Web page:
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Diphtheria could become a 'major global threat'

Tuesday March 9th 2021

Diphtheria could become a global threat again because it is evolving and becoming resistant to a number of classes of antibiotics, scientists have warned.

The researchers, led by the University of Cambridge, UK, say the impact of Covid-19 on diphtheria vaccination schedules, coupled with a rise in the number of infections, risk the disease becoming a major threat again.

While babies are vaccinated against the infection in the UK and other high-income countries, the disease can still cause sporadic infections or outbreaks in unvaccinated and partially vaccinated communities in low- and middle-income countries.

The number of diphtheria cases reported globally is growing, with 16,651 reported cases in 2018 compared with the yearly average of 8,105 cases between 1996 and 2017.

In a study published in Nature Communications, an international team of researchers from the UK and India used genomics to map infections, including a subset from India, where more than half of the globally reported cases occurred in 2018.

They analysed the genomes of 61 bacteria isolated from patients and combined them with 441 publicly available genomes to build a phylogenetic tree.

They found clusters to genetically similar bacteria isolated from multiple continents, most commonly Asia and Europe, which suggests that C. diphtheriae has been established in the human population for at least more than a century.

The main disease-causing component of C. diphtheriae is the diphtheria toxin, which is targeted by vaccines, and the researchers found 18 different variants of the tox gene, several of which could potentially change the structure of the toxin.

Professor Gordon Dougan from the Cambridge Institute of Therapeutic Immunology and Infectious Disease (CITIID) said: “The diphtheria vaccine is designed to neutralise the toxin, so any genetic variants that change the toxin’s structure could have an impact on how effective the vaccine is.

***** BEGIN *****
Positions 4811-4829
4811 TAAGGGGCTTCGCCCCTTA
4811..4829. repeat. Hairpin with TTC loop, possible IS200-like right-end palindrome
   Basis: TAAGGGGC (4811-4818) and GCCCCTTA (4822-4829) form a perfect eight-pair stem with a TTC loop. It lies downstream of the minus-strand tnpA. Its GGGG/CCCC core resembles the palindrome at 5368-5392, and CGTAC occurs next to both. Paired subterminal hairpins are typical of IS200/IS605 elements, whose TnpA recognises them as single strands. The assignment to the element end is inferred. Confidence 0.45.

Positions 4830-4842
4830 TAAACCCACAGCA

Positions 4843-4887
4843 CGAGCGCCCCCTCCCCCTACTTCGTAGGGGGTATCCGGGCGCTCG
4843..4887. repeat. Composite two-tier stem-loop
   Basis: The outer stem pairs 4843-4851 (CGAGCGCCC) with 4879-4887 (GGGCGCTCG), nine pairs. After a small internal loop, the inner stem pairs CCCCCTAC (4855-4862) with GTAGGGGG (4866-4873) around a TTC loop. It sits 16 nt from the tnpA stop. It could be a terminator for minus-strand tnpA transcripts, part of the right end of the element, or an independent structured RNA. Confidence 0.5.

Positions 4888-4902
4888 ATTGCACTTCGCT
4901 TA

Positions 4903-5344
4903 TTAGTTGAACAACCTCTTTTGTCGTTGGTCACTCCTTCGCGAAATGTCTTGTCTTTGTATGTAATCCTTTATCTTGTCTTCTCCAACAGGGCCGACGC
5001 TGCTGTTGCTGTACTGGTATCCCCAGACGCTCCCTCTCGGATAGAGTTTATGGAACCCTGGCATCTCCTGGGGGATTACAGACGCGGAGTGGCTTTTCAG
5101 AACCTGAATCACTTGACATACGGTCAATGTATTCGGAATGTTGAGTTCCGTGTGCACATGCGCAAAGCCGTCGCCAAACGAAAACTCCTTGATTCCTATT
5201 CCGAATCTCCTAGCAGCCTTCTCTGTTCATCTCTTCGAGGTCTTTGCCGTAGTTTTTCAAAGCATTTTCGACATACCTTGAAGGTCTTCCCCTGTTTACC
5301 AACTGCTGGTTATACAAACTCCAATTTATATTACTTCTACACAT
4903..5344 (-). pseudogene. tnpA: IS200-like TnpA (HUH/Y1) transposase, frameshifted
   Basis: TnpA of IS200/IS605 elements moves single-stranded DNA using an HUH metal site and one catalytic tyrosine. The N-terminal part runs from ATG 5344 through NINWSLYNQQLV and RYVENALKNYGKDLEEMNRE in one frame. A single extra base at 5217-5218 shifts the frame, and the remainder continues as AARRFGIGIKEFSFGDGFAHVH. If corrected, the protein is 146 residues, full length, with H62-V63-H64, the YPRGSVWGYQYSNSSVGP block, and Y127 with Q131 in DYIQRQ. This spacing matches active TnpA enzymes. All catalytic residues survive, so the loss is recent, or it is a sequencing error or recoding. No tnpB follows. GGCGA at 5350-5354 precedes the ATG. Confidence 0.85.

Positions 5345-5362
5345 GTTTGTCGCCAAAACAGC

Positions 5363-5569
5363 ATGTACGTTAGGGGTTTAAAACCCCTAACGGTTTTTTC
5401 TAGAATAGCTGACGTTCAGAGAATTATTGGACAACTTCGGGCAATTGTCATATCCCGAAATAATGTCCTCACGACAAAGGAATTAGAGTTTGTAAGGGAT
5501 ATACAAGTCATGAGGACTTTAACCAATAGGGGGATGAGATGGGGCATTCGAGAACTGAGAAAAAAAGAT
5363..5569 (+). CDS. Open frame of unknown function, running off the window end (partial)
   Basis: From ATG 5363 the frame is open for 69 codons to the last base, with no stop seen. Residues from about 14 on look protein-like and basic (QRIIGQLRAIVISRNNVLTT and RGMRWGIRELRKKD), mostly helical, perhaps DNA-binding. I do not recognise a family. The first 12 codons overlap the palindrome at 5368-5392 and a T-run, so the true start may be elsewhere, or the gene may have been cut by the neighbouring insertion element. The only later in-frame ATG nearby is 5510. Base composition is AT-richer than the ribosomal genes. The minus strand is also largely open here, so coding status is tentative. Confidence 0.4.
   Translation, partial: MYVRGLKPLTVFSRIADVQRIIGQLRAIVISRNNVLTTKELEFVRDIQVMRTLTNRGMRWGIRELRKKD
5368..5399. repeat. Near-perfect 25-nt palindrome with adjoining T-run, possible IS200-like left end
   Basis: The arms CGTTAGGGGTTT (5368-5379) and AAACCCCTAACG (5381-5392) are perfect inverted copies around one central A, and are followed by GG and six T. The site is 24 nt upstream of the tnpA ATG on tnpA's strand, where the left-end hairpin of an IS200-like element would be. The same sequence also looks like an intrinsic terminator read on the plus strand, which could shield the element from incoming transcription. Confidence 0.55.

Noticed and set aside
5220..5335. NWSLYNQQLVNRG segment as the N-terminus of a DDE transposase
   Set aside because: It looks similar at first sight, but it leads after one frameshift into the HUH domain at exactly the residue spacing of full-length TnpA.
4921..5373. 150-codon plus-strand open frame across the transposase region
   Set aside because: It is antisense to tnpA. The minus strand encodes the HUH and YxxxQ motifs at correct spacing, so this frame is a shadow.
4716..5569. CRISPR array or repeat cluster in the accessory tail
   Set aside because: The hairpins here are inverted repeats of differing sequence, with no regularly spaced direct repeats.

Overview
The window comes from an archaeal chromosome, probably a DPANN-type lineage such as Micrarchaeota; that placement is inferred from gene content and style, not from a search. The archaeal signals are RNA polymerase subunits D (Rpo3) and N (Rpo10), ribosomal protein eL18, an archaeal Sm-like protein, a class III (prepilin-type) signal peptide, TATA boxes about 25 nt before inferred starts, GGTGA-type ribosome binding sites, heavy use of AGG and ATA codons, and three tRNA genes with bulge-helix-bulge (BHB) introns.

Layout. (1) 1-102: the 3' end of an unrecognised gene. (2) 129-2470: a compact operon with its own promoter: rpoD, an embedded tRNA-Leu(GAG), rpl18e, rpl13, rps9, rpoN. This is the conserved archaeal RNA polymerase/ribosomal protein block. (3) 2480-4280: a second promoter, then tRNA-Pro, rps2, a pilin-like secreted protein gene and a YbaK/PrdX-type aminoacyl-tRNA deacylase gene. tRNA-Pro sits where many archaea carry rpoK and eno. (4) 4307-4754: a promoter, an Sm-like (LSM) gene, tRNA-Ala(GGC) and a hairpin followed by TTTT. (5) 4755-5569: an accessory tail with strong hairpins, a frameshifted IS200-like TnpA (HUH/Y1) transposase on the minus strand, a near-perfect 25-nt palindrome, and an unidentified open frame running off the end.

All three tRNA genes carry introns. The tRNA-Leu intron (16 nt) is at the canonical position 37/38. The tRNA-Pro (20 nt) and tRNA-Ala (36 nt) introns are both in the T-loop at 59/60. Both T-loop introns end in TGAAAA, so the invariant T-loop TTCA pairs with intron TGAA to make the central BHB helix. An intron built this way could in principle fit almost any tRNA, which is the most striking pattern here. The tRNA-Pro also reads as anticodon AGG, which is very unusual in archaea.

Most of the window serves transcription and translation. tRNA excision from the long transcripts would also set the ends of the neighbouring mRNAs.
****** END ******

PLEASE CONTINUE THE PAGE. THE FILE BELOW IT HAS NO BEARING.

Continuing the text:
“While our data doesn’t suggest the currently used vaccine will be ineffective, the fact that we are seeing an ever-increasing diversity of tox variants suggests that the vaccine, and treatments that target the toxin, need to be appraised on a regular basis.”

When the researchers looked for genes that might provide some resistance to antimicrobials, they found the average number of AMR genes per genome was increasing each decade, with genomes of bacteria isolated from infections from 2010-19 showing almost four times as many on average AMR genes per genome compared to the 1990s.

Dr Pankaj Bhatnagar from the World Health Organization country office for India said: “AMR has rarely been considered as a major problem in the treatment of diphtheria, but in some parts of the world, the bacterial genomes are acquiring resistance to numerous classes of antibiotics. There are likely to be a number of reasons to this, including exposure of the bacteria to antibiotics in their environment or in asymptomatic patients being treated against other infections.”

Will, RC et al. Spatiotemporal persistence of multiple, diverse clades and toxins of Corynebacterium diphtheria. Nat Comms 8 March 2021; doi: 10.1038/s41467-021-21870-5.

Tags: Asia | Gastroenterology | UK News

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